An overly heavy focus on gamification actually boomerangs – it conditions your employees to expect rewards for everything they do to help the program, whether it’s sharing content or reading important company announcements. Not feasible, and DEFINITELY not sustainable. And what next? If incentives get curtailed due to any constraints, you’re left with the rug yanked from under your feet.
The idea is to motivate advocates in a more scalable and sustainable manner. Set reasonably sized targets that are neither too easy nor too hard to achieve, and can also be accomplished within about a couple of weeks to begin with – so that it doesn’t seem like forever till the next milestone. Incentives are meant to support these efforts, not be the sole reason for them.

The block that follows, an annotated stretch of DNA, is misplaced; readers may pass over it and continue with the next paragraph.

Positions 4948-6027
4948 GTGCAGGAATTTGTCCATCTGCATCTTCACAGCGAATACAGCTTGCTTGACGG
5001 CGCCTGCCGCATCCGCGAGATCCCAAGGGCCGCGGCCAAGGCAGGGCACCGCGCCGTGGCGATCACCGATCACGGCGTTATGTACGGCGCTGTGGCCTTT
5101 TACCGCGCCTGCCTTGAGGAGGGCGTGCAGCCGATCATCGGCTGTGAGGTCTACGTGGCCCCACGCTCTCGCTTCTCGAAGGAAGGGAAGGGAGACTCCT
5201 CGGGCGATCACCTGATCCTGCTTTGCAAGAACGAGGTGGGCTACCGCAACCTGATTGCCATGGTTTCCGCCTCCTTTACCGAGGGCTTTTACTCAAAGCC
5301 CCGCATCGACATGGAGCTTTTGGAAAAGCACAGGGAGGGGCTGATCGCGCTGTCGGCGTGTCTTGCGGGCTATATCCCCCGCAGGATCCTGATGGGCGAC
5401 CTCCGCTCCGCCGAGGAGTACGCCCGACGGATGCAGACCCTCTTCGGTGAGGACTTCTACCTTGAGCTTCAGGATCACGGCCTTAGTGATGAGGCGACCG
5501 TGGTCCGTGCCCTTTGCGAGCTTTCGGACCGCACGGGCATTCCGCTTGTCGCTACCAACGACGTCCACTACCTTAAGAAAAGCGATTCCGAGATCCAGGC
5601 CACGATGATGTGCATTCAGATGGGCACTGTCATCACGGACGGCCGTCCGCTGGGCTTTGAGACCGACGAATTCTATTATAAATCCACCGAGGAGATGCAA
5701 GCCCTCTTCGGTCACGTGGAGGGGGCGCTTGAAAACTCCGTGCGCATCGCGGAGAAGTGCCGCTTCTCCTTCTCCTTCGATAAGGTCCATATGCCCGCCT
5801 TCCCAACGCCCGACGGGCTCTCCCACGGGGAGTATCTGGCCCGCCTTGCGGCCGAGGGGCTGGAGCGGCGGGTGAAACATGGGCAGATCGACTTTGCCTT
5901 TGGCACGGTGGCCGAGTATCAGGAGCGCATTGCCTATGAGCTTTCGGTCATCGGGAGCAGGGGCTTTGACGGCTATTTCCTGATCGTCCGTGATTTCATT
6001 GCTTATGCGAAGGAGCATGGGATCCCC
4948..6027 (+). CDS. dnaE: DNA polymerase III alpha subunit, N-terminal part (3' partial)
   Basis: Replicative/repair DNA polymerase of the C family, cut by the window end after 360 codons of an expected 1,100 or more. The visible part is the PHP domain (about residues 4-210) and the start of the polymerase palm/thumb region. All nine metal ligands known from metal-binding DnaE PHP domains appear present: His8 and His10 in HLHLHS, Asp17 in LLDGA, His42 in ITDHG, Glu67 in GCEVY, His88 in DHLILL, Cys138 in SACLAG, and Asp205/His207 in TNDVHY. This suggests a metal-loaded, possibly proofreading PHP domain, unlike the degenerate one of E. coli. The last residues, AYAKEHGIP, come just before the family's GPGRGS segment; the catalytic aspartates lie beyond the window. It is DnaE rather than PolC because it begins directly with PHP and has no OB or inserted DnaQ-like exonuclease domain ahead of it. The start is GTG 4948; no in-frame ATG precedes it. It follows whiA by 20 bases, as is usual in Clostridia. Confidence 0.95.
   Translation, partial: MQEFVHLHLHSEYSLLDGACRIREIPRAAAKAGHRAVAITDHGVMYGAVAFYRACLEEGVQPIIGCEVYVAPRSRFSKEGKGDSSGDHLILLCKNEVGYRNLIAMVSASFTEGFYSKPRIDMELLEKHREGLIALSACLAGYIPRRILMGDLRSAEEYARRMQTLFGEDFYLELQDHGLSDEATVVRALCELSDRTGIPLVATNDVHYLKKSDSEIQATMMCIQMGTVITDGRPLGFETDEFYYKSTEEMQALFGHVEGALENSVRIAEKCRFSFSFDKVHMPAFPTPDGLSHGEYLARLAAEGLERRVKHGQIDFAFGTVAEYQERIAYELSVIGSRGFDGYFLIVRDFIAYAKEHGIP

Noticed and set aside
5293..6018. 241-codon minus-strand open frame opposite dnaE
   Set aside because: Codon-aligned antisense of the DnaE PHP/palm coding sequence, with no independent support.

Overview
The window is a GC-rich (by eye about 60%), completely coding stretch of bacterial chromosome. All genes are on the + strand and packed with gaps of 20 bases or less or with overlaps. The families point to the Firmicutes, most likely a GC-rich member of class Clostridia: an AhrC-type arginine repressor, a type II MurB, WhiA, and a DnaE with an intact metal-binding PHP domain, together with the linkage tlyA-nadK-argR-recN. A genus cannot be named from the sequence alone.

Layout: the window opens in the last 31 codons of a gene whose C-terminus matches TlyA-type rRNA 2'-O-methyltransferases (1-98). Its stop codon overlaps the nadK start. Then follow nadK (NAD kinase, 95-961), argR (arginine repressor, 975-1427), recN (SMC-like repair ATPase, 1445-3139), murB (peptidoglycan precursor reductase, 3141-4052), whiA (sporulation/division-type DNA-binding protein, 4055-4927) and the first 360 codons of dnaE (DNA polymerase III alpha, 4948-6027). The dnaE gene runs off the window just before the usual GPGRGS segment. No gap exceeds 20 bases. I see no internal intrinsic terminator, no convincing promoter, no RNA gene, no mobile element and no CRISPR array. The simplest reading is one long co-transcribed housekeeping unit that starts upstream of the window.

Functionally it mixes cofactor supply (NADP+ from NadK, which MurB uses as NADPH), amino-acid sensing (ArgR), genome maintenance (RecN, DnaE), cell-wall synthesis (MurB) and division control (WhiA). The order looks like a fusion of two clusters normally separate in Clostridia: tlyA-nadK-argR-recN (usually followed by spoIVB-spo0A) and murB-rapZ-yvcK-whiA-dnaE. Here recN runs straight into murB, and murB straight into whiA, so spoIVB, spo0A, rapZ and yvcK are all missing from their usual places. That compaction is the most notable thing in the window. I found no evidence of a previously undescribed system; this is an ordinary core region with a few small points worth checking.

4. Not allowing advocates the liberty of using their voice.
All too often, companies curate brand content and queue up Tweets, LinkedIn updates, or Facebook posts for advocates to share – but in locked mode. In other words, they use advocates’ networks, but don’t allow them the creative liberty of how they share the content. Asking advocates to share content while not allowing them to tweak/ edit the language or add their own perspective to make it more similar to their individual social activity defeats the whole purpose of advocacy. How can you ask people to be your advocates without empowering them to do it the best way they can – by being themselves, and by being heard for who they are?